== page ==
Monday 28 September 2020

New lens

 The macro lens for the OM5 arrived. I just had an hour of light to play with it this evening.

Creeping thistle.

Leuconora spp.

Scathophaga stercoraria.


Wych Elm.

Wednesday 23 September 2020


 Halesus radiatus, with damaged antennae.

The new key to adult caddis is available in test form. The deal is to try it out and report on successes and failures. I know the one above, and it's quite common at the light traps at the moment. This next one was a bit more awkward but came out fairly easily.

 Drusus annulatus, a small Limnephilid, note the spiny legs.

However, I came unstuck with the next one.

I started off on the right track, despite not looking carefully enough. I went for Ceraclea senilis, somehow ignoring all those dark spots on the wings (also not possible on distribution). Then headed off, incorrectly, to Molanna, mostly because I don't understand how the rolled wings should look, never having actually seen one of these. I was given a bit of help and went back to the Leptoceridae. I now think this is most likely a Ceraclea, perhaps fulva, but I can't see a pale patch on the wings. I have a specimen so it will be a genitalia job I think.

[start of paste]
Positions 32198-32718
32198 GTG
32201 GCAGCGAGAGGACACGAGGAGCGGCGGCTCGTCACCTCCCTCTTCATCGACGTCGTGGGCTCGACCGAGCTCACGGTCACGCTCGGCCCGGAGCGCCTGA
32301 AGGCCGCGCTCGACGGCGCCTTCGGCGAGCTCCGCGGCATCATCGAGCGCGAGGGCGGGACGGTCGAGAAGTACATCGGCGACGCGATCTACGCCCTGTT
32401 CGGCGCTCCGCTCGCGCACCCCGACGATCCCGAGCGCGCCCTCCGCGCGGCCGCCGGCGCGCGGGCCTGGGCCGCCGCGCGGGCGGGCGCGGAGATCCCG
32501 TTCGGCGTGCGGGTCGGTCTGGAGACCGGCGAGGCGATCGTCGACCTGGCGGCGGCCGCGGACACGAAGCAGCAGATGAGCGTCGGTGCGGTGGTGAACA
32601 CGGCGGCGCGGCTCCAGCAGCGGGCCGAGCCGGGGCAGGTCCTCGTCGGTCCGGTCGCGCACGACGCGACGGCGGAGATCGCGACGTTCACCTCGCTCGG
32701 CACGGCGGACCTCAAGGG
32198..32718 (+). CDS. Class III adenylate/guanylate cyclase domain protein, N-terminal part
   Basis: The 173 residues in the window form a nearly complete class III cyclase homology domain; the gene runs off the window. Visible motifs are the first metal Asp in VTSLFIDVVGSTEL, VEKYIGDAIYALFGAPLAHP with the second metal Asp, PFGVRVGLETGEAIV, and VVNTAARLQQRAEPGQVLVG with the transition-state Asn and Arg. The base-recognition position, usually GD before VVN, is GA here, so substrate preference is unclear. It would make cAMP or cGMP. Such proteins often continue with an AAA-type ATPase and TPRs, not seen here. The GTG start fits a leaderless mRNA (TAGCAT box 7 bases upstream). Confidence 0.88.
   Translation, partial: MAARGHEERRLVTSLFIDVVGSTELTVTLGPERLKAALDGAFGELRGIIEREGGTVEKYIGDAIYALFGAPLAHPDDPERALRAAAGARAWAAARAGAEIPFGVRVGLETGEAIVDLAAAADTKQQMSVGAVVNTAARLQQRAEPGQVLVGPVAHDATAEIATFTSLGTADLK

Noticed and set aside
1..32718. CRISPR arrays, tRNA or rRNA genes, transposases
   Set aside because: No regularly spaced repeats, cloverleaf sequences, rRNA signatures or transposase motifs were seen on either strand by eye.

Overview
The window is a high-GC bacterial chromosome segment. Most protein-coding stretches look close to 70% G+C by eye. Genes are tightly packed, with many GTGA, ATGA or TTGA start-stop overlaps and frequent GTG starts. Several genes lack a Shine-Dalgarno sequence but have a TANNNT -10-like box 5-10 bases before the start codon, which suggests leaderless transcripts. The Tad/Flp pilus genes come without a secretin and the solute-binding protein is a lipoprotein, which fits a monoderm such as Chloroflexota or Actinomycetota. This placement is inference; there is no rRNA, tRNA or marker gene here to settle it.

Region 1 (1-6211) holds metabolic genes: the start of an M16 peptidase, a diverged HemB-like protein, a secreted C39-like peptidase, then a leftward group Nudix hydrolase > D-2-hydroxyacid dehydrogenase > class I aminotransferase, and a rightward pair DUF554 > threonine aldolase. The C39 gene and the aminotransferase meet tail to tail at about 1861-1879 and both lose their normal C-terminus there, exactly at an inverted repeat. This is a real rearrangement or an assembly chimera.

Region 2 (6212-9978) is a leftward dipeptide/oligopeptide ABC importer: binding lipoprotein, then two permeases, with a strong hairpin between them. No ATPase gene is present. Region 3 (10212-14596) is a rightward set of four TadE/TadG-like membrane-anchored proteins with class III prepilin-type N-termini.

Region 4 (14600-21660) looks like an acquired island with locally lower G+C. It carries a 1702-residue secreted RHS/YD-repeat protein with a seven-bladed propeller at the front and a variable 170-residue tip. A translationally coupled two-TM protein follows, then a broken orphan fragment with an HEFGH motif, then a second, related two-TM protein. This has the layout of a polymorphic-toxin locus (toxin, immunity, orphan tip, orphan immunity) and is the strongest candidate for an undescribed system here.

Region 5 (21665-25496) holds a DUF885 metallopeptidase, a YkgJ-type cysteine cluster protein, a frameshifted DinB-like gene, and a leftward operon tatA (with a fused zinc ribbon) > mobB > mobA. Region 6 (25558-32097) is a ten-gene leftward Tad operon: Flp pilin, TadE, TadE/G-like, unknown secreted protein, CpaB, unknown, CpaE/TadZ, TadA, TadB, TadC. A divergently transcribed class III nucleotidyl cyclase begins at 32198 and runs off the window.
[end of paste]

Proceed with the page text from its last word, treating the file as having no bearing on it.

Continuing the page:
The key is available by asking here:

Not a great photo of Deleaster dichrous, a nice beetle.
Neris flavomarginatus, a damselbug.

There are times when the intruders in the moth traps are a lot more interesting than the moths. The Deleaster is not a common beetle, but the third and fourth of the year turned up in a trap recently. Neris flavomarginatus is a bug I've found in the garden once previously good to find it again in a trap.